eBook publishing has evolved so rapidly since I first posted this page in 2001 that I just deleted the original and started over from scratch. First, a brief background about my eBook publishing experience. I've been publishing online since 1995, my original business model was to give eBooks away for free in the form long web pages and to make money selling books that I printed locally. The website got a huge number of visitors, but I didn't make much money. So I leveraged my book marketing platform to become a trade author, and wrote a number of books for McGraw-Hill between 1996 and 2004. But I remained convinced that eBook publishing would be the best way for authors to become independent and when I started publishing my own books again in 2002, I put quite a bit of time and effort into looking for ways to sell them electronically.

The first breakthrough came with Amazon when they started selling PDF eBooks around 2004, and for the next couple years, I earned an extra $500/month by selling eBook versions of my paper books through Ingram Distribution, which got them into the Amazon store. After Amazon ended that program in preparation of their move to Kindle, I started selling PDF eBooks from my own website, using as the fulfillment service. I chose eJunkie because they didn't have a funky legal agreement like some of the other download services, and they charge just a flat $5/month fee to handle the downloads you can sell using a third party payment system. I use PayPal for the payment system because they have a terrific international presence (I've sold eBooks in 87 countries to date) and because I had used them for years for direct paper book sales. I don't use any restrictive DRM applications, I'm just selling Word generated PDF files and allowing printing, though my license agreement limits the purchaser to printing a copy for personal use. The eBook sales are proportional to the web traffic, and sales total over $50,000.

I still recommend building a website to market your science fiction books if you are serious about creating an independent income stream from your writing, but Kindle, Nook and iPad do offer an alternative ecosystem for authors. The main reason for a website at this point is to gather e-mail addresses from your fans so you can notify them of new releases. I've stuck strictly with Kindle, in part because it's so simple (you can just upload Word files if you don't want to bother with HTML) and in part because I don't believe in diluting sales across too many platforms. While diversification in business is important, I get diversification through my direct eBook sales and print sales. If the only publishing you are going to do is eBooks on the big retail platforms, then I would suggest adding either Barnes&Noble Nook (via Pubit) or Apple's iStore after giving Kindle a running start. Kindle is the biggest eBook store in terms of sales (the majority of iPad users shop for eBooks in the Kindle store), and marketing in the Amazon store is driven entirely by sales.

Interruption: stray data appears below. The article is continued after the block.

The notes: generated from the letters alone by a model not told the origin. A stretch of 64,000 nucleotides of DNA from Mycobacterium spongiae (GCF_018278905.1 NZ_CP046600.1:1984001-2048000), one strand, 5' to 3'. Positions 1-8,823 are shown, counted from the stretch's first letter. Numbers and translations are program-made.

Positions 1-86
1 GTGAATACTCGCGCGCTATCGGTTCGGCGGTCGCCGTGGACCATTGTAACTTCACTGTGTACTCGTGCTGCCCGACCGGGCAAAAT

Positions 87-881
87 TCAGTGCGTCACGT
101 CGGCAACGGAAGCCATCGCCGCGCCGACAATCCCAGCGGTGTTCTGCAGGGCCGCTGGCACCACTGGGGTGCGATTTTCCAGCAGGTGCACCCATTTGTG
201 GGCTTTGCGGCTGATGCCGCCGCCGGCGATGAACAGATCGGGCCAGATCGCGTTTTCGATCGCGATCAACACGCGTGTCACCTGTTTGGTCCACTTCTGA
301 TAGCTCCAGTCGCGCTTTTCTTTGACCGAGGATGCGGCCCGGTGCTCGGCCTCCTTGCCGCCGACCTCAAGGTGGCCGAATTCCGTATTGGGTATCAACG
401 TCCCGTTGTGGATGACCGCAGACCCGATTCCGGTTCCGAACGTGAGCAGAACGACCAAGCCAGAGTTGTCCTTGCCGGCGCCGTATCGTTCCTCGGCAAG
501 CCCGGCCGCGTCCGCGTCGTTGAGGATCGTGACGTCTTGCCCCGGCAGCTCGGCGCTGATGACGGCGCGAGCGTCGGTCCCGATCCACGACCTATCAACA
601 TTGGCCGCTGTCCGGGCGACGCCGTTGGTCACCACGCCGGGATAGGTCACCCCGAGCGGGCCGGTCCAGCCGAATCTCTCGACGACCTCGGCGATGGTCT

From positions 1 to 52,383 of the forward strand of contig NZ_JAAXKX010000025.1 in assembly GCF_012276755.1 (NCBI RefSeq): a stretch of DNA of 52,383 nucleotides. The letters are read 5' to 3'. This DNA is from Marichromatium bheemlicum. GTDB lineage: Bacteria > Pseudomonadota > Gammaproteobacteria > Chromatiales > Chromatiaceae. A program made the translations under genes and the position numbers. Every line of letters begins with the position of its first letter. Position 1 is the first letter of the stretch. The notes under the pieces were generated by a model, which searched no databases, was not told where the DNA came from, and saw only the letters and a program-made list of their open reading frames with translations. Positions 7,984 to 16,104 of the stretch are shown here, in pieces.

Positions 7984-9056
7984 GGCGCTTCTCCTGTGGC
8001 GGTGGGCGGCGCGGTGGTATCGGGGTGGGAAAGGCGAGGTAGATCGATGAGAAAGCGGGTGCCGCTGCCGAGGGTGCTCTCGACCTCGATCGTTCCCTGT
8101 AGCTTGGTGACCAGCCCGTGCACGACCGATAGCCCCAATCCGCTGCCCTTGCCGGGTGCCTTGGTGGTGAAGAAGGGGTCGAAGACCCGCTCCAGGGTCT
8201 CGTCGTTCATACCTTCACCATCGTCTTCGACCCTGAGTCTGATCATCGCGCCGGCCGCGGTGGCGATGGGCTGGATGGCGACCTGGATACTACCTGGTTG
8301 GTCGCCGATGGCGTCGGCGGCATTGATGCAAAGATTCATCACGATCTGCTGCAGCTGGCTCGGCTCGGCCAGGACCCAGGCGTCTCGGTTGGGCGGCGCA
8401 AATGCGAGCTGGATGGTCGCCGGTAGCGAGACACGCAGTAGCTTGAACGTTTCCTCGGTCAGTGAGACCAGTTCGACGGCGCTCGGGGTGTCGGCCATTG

The more you've sold on Kindle, the more you will sell on Kindle because Amazon will promote the books for you. Selling on other devices to customers who would otherwise have bought in the Kindle store ends up hurting your profile across all eBook readers when you are starting out.When you sell PDF eBooks directly, they should be formatted just like printed books, and in my case, I allow customers to print the PDF, which works especially well for overseas buyers who really want a hard copy but didn't want to pay (and wait) to have a book shipped from overseas. But when you sell eBooks on Kindle, the formatting is far from critical, you just want to put in spaces between paragraphs and chapters. The reason it doesn't matter is because the Kindle readers change the font size and even the page orientation according to their eye strength, the time of day and what book they are reading. Kindle doesn't allow fancy formatting for that reason, and worrying about the limited formatting you can do is just a distraction for fiction publishers. Readers want well written and well edited novels without typos, there's no need for a table of contents or fancy navigation since fiction reads from start to finish.

Both Nook and iPad support fancier formatting than Kindle. Nook supports the ePub standard, and iPad supports regular graphics, which is why glossy magazine publishers are so enthusiastic about the device and other tablets. But the vast majority of the eBook market is electronic versions of print books, which means pure text for fiction and a limited number of illustrations for most nonfiction. So don't get caught up in complications that will add nothing to your bottom line when you're starting out. Go straight from Word to PDF if you are selling eBooks from your own website, and go straight from Word to Kindle for the Kindle store. The place to invest your artistic talents for Kindle is the full color cover, especially for fiction. For Kindle nonfiction, I've been knocking out my covers in Microsoft Paint and I don't believe it matters a bit one way or the other. But fiction is highly competitive and the cover is probably the most important selling point after the price for unknown authors in the Kinde store.